With all the uncertainty surrounding COVID-19 and the new guidelines set out by the government on how much time we can spend outside, it certainly is a frustrating time for all. We can only imagine how confusing it must be for our furry-friends to have their owners at home for longer periods than usual, especially if they’re not used to having so much company throughout the day.
Now that the UK is in lockdown, you may be left wondering how to maintain your dog’s daily exercise routine with people being told to only take one form of exercise a day. This takes into account dog walking, however, households with two or more members can each take the dog for a walk to ensure the dog gets plenty of exercise.
If you can only take your dog for one walk a day, or perhaps you want to find new creative ways to exercise your pooch, a mini obstacle course in the garden can be a great way to keep them entertained. In this post, we look at items you may have lying around the home that can be used to help create your very own dog obstacle course in your garden or backyard.
Start easy and remember to be patient with your dog; this should be a fun experience for you both while maintaining exercise and learning new tricks! Also, ensure you have enough space to set up each obstacle and for your dog to run around in a safe area.
To create a jumping obstacle, you can use laundry baskets, PVC pipe/curtain rod or a hula hoop. This is an easy trick to start with and a fun way of ensuring your doggo is getting the daily exercise he/she needs. The aim of this activity is simple - to get your pooch making small jumps.
Simply place your laundry baskets on the ground and position the PVC pipe/curtain rod in between each basket, at a reasonable height that your dog can jump over. This can be altered as your dog gets used to it. If you’re using a hula hoop, hold it at your desired height allowing the dog to easily jump through.
Creating tunnels at home is simple - you can use cardboard boxes or a child’s play tunnel if you have one. Make sure it’s sturdy but flexible enough for your dog to run through. While your four-legged friend may need some encouragement with this obstacle as it can be pretty scary at first, once they get used to charging through the tunnels, you might struggle to get them out!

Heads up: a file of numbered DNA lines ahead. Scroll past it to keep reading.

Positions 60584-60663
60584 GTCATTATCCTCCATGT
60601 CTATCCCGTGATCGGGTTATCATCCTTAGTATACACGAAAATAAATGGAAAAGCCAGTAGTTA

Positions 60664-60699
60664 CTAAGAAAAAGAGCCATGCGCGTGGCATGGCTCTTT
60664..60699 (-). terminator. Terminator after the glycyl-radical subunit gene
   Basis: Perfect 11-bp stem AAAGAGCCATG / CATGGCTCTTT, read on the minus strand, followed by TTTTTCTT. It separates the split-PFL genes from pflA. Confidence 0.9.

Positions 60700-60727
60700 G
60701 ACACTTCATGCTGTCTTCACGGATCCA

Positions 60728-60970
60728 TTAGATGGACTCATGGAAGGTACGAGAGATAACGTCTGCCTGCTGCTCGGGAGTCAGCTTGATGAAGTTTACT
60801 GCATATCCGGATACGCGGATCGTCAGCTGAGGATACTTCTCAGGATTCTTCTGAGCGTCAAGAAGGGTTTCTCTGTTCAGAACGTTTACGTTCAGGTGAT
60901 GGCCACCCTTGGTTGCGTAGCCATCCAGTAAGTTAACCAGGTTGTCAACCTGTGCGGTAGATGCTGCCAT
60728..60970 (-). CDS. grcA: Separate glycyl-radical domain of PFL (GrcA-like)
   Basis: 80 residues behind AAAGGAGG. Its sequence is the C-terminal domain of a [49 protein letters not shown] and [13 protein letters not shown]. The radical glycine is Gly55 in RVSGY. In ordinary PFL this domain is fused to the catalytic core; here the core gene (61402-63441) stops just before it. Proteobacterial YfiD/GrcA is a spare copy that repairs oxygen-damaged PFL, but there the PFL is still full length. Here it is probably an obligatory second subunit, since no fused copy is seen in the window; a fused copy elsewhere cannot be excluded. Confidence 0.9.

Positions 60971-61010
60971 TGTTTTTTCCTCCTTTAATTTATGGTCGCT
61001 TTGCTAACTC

Place some treats at the start, middle and end of the tunnel and don’t forget to be positive with your verbal commands so your dog understands what you want them to do. If you need to, go through the tunnel yourself or crawl alongside it to show your dog how it’s done.
Setting up a weaving obstacle can be done using small cones used for football practice, or you could use some PVC pipe to create several poles. The poles need to be secure enough so they don’t fall over.
Don’t place the cones or pipes too close together or too far apart - the recommended distance between each is around 2ft. Have your dog walk slowly through the obstacle to get used to it and reward them with a treat when they have finished. If your dog has trouble navigating the obstacle, train them by walking through it using their lead to guide them.
Ensuring your dog has plenty of fun and exercise during what can be a stressful and confusing time is vitally important. While these are just three examples of how you can make your own DIY dog obstacle course using household items, coming up with your own creative obstacles will not only keep your dog entertained, but it might also keep you occupied too!